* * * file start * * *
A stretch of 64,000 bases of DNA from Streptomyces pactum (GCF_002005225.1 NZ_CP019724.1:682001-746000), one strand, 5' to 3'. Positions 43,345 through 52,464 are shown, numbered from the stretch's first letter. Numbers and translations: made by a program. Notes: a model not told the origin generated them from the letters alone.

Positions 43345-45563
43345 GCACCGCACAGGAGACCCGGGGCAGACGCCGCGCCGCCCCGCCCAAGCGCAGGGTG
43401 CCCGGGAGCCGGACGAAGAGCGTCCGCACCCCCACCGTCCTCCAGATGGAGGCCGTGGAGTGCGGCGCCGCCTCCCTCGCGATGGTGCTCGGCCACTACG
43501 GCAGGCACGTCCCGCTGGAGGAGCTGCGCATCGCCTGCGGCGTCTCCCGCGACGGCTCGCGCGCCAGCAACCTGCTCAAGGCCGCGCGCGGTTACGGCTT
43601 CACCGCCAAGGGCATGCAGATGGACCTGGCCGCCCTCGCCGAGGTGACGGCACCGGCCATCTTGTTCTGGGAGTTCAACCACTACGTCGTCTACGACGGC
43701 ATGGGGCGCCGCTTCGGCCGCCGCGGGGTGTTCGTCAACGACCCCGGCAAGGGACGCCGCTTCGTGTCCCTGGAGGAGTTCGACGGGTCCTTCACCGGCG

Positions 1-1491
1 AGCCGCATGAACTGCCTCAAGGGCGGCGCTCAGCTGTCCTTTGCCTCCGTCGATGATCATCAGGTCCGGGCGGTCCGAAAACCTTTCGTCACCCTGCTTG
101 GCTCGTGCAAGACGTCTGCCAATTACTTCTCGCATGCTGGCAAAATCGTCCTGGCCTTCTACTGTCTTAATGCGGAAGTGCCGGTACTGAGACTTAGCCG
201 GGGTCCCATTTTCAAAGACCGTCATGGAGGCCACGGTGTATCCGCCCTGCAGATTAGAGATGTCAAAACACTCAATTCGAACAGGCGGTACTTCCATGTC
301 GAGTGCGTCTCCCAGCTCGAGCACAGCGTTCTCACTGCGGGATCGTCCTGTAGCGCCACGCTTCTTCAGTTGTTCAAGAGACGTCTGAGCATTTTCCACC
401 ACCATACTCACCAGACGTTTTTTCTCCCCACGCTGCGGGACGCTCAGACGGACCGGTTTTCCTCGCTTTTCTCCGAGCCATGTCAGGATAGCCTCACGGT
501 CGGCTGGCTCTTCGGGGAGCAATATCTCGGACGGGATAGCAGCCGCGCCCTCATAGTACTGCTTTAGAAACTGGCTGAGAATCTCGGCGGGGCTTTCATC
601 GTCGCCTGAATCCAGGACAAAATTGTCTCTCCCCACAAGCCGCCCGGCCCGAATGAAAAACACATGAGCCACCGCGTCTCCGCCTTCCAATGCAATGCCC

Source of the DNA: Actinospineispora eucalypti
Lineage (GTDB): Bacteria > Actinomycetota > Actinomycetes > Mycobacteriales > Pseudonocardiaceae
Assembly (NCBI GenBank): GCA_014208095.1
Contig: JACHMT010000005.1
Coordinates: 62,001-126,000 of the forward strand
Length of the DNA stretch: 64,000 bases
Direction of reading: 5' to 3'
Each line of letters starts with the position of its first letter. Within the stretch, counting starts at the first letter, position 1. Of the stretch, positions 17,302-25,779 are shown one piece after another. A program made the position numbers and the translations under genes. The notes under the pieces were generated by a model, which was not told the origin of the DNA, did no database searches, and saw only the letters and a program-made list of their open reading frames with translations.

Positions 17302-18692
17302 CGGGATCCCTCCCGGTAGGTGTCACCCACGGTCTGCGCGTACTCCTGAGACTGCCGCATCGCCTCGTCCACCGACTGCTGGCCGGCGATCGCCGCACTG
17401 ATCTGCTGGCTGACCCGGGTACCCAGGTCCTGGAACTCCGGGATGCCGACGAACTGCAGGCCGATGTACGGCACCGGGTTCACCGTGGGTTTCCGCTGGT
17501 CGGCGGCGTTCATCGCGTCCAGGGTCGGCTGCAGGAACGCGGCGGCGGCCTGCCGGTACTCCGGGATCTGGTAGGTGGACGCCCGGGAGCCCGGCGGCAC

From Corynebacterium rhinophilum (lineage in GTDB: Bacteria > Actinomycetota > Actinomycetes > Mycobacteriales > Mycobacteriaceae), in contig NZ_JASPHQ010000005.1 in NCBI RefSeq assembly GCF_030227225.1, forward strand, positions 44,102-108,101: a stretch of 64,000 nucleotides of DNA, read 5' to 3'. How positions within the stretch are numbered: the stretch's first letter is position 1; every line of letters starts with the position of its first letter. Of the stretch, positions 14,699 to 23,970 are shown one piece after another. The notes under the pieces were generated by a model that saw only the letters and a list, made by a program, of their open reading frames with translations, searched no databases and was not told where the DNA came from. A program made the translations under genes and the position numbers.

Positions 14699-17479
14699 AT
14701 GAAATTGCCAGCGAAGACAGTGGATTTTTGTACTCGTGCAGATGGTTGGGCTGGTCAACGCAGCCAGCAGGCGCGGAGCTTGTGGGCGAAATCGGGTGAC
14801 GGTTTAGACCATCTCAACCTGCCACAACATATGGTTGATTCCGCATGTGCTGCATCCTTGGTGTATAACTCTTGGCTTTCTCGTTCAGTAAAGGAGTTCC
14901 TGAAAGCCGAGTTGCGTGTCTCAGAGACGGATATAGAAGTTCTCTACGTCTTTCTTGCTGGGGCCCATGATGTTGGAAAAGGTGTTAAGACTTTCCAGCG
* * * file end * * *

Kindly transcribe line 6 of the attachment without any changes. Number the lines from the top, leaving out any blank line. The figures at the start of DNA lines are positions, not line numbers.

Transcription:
43601 CACCGCCAAGGGCATGCAGATGGACCTGGCCGCCCTCGCCGAGGTGACGGCACCGGCCATCTTGTTCTGGGAGTTCAACCACTACGTCGTCTACGACGGC